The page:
“Die Sendung mit der Maus”: How will people live in the future?
UMAR and KIT mycelium research in the 50th anniversary episode of the children's program "Die Sendung mit der Maus"
In the current 50th anniversary episode of “Die Sendung mit der Maus”, Armin Maiwald, one of the hosts, is looking for how people will live in the future. Therefore he visits the Urban Mining and Recycling Unit (UMAR) created by Werner Sobek with Dirk E. Hebel and Felix Heisel and the Mycelium Research laboratory of the KIT in Karlsruhe.
UMAR © WDR Die Maus
The UMAR building design demonstrates how a responsible approach to dealing with our natural resources can go hand in hand with appealing architectural form. The project is underpinned by the proposition that all the resources required to construct a building must be fully reusable, recyclable or compostable. This places life-cycle thinking at the forefront of the design: Instead of merely using and subsequently disposing of resources, they are borrowed from their technical and biological cycles for a certain amount of time before being put back into circulation once again. In that way UMAR functions simultaneously as a material laboratory and a temporary material storage.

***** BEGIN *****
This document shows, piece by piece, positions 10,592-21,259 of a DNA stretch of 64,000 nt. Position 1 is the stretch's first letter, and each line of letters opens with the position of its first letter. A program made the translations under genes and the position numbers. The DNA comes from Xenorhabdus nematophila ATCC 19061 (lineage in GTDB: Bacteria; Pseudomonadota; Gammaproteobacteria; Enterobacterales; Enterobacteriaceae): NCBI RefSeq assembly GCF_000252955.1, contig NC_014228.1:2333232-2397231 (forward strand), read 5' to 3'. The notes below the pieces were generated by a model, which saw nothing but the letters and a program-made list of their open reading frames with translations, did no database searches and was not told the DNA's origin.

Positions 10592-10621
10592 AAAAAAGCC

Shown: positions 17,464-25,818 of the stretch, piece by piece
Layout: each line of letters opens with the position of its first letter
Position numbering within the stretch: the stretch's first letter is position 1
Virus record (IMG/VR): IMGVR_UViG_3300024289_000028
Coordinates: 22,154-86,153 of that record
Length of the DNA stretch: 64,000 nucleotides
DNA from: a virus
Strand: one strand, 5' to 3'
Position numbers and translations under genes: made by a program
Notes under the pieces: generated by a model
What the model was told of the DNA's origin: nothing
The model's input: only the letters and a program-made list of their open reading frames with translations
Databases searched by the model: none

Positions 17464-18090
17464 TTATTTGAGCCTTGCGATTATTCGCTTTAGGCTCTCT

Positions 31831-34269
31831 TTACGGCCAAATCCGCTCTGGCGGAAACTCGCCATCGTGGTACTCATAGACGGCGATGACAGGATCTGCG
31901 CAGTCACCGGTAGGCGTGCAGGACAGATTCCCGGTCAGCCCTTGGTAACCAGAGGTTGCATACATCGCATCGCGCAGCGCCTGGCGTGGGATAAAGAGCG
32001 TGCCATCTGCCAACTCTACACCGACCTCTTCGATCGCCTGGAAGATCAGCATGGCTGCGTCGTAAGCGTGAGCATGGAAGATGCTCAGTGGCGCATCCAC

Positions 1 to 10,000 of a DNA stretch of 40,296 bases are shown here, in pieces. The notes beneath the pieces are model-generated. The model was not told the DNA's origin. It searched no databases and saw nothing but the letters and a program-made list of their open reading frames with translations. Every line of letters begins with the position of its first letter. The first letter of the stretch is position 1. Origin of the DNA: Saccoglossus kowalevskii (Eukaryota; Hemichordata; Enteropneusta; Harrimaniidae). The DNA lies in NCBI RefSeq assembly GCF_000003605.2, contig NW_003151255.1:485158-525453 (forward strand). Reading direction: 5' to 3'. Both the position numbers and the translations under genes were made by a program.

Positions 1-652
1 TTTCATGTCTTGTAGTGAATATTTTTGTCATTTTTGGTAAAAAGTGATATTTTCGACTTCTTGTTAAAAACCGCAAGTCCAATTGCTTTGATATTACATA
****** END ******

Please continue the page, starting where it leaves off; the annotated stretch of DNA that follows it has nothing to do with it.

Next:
Brick wall without mortar and mycelium wall in the UMAR Unit © WDR Die Maus
After having visited UMAR, Armin Maiwald also takes a look at the mycelium laboratory in the Westhochschule in Karlsruhe. The researcher Dr. Alireza Javadian shows the TV host of the children’s program how the mycelium grows in the laboratory, how it is shaped and how resistant it is afterwards.
Watch the full episode of “Die Maus” on WDR here.
Impressions of the KIT mycelium research laboratory in Karlsruhe © WDR Die Maus